1931 MST: slewed to M108 (galaxy). I wanted to try to observe the just reported possible supernova in the galaxy. M108 was low in the northwestern sky so the chances were slim of getting the supernova, if it exists. The galaxy was not yet visible against the twilight sky. 1938 MST: High Precision ON. Did a GOTO M108; still not visible. 1950 MST: galaxy was now faintly visible using averted vision, 102X. 1958 MST: a star was noticeable near the center of the galaxy, but I was unable to determine if this was the supernova. The galaxy was now getting into a tree. I compared the view through the 12" telescope with an image I took of M108 in March 2015. A "bright" star was visible near the center of the galaxy in that image, so I doubt that I was seeing a new supernova. Unfortunately, due to M108 getting into the tree I was unable to acquire any images of M108 this night. 2012 MST: gave up on M108.
Slewed to Saturn. Clouds were now in the south and west sky. Began setting up for iPhone sky astrohotography. I would use the NightCap Pro iOS app. I mounted the iPhone on a camera tripod using the "grip" from my GorillaPod. I then began taking a series on images using the iPhone fisheye lens. With the lens attached getting a precise focus on stars or even distant trees was nearly impossible. Only one of the several images I took turned out reasonably well, but still slightly out-of-focus. At least, the planets Saturn and Mars (on the right) and the Milky Way (center) are visible in this Long Exposure mode, 149 seconds exposure:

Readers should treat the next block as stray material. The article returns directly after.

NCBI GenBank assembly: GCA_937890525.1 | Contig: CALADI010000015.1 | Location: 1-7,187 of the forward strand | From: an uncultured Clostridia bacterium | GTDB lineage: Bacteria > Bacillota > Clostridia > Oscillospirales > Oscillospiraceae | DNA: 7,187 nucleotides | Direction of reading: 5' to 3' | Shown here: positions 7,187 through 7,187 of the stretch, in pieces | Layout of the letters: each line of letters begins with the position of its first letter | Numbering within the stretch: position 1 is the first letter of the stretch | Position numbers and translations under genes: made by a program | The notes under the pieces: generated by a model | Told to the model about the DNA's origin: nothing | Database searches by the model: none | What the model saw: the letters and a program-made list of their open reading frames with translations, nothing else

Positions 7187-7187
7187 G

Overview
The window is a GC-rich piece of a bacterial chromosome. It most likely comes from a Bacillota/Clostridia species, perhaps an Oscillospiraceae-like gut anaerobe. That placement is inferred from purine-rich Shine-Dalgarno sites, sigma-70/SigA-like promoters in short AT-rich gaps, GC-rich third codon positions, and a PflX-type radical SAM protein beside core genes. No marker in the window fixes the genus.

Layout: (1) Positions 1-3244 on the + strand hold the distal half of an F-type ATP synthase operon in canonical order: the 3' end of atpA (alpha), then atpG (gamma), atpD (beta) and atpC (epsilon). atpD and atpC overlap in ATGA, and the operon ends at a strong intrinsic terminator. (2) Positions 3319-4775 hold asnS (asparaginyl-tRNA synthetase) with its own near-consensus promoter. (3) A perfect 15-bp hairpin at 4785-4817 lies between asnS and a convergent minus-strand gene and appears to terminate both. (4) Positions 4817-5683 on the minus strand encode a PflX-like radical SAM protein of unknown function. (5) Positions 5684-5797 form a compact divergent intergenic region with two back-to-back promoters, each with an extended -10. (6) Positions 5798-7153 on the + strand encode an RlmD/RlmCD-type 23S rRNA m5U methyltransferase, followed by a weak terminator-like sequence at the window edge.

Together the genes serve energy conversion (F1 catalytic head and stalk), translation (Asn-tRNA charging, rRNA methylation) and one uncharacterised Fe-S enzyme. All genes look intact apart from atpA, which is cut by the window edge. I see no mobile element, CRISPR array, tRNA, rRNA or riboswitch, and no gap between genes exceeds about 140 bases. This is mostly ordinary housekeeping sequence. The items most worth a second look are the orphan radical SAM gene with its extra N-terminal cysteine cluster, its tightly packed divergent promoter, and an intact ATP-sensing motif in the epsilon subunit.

I need to do more tests of astrophotography with the clip-on lens set.
I was able to take this fisheye photo of the observatory using NightCap Pro:
2115 MST: final look at Saturn, 102X. I then began preparing to do a StarLock Auto Drift Alignment. Moved the dome onto the PZT. StarLock ON. 2122 MST: began the Drift Align. After 188 seconds the StarLock reported that no adjustment of the wedge Azimuth was needed. After another 188 seconds the StarLock reported that no adjustment in the wedge Elevation (Latitude) was needed either. I had done the StarLock Drift Alignment with the original 12" LX600 back in April 2016. Swapping out the telescope for a replacement did not affect the wedge alignment.
2145 MST: I then began the StarLock automated Right Ascension (RA) Periodic Error Correction (PEC) training for the replacement telescope. 2211 MST: the first RA PEC training was completed. I had hoped to complete the PEC training and two PEC training updates this night, but clouds and breezes became a problem. Will do the two updates on a future session.
Moved the dome off the PZT. 2218 MST: viewed M31 (Andromeda Galaxy) and its companion galaxies M32 and M110, 102X. Lovely view. Then began closing up.
Close: Tuesday, 30 August 2016, 2234 MST
Session Length: 4h 03m|
Conditions: Partly cloudy, breezy